Tag! - D. Alexandria
Wow I'm bored with this kind of butch-fic.
Voodoo and Tattoos - Lynne Jamneck
I like the descriptions of the women, and I have a soft spot for bartender characters having done the training and thus having a clue what's going on :) This kind of "look but don't touch" thing doesn't really do it for me, though. And the closing scene reifies the butch/femme dichotomy in a way in which I am so over.
Bright Angel - Sacchi Green
This should hit my narrative kinks (hi, American Southwest with imagery/metaphors) but I just wasn't into it.
Public Pet - Cynthia Rayne
Women can go topless in Canada? Why did I not know that?
I've seen this kind of extreme D/s before (erm, in fic, not so much in person) and it remains not particularly my cuppa. Though okay, I did enjoy the pet giving a terrific blow job to the wife.
Homecoming Queen - Anna Watson
I like the concept of getting to act out their queer desires from high school -- though obviously I've spent too much time in fandoms where the characters are *canonically* in high school, 'cause as I was reading the roleplay the line between the "reality" and the roleplay was *very* blurred. (::thinks fondly of that S2 Willow/Cordy which really should exist outside of my head::)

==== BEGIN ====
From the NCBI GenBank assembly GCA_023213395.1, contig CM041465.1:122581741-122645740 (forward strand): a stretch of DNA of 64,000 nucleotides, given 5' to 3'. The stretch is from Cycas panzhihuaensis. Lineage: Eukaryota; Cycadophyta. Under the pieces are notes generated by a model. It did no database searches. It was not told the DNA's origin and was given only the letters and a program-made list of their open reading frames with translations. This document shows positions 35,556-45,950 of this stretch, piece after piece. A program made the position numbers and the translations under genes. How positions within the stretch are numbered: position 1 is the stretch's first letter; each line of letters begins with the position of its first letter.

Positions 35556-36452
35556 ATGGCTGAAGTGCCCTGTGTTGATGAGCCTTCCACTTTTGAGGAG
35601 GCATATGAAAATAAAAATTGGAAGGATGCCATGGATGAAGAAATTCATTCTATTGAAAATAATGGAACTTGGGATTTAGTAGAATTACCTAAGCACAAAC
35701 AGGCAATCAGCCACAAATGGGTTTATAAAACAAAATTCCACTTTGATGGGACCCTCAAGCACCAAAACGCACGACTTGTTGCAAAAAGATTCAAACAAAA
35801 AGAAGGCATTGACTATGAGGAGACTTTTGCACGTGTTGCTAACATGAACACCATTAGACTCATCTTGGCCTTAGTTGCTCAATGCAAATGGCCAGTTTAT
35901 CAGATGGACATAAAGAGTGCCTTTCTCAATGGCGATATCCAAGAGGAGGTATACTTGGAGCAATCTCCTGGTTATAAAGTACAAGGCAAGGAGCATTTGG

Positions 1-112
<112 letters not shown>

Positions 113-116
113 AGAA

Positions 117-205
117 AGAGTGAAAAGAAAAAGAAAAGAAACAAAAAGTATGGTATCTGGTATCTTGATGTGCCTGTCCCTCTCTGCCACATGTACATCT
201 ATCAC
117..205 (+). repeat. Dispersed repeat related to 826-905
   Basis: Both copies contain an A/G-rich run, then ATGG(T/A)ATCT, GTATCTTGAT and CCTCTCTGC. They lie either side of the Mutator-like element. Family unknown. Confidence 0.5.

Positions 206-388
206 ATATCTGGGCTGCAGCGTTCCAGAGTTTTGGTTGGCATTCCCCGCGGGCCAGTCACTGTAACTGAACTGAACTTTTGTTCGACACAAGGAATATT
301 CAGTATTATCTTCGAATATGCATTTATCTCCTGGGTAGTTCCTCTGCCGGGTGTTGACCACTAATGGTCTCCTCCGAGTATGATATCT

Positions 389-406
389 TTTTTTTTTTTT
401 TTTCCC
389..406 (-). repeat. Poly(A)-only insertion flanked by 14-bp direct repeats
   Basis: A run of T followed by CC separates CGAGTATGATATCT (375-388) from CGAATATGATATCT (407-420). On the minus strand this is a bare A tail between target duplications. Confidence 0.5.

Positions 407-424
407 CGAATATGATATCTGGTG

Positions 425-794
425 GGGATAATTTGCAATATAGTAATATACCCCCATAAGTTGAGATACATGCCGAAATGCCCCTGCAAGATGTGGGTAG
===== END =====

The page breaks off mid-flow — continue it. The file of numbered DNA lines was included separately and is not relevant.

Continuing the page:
Sweet Desires - Tara Alton
I'm not quite sure about this. I endorse the rubber ducky vibrator, that's for sure. I felt like I was reading The Office fanfic or something. [obDisclaimer: I know almost nothing about The Office -- show or fandom.]
French Handwriting - Zoe Alexandra
Prostitutes and trannies... and I feel like I've read this kind of story before, and I still don't like it. People who pack in lesbian anthologies always through me 'cause I feel like, "Don't you want to ID as a man and thus not be in this anthology? What historical moment are you from that you pack and ID as a lesbian? I feel confused and also ignorant." (Of course, there is so much butch/femme in these anthologies as to explicitly code it as not the stories of "my people" -- whatever that looks like, since it's not like I'm up on the twentysomething American queer scene. Is my next project to pen a submission for next year's anthology?) And the romantic rescuing of a prostitute should fall under my willing suspension of disbelief as something I just go with, but it doesn't and instead it bothers me on a lot of levels.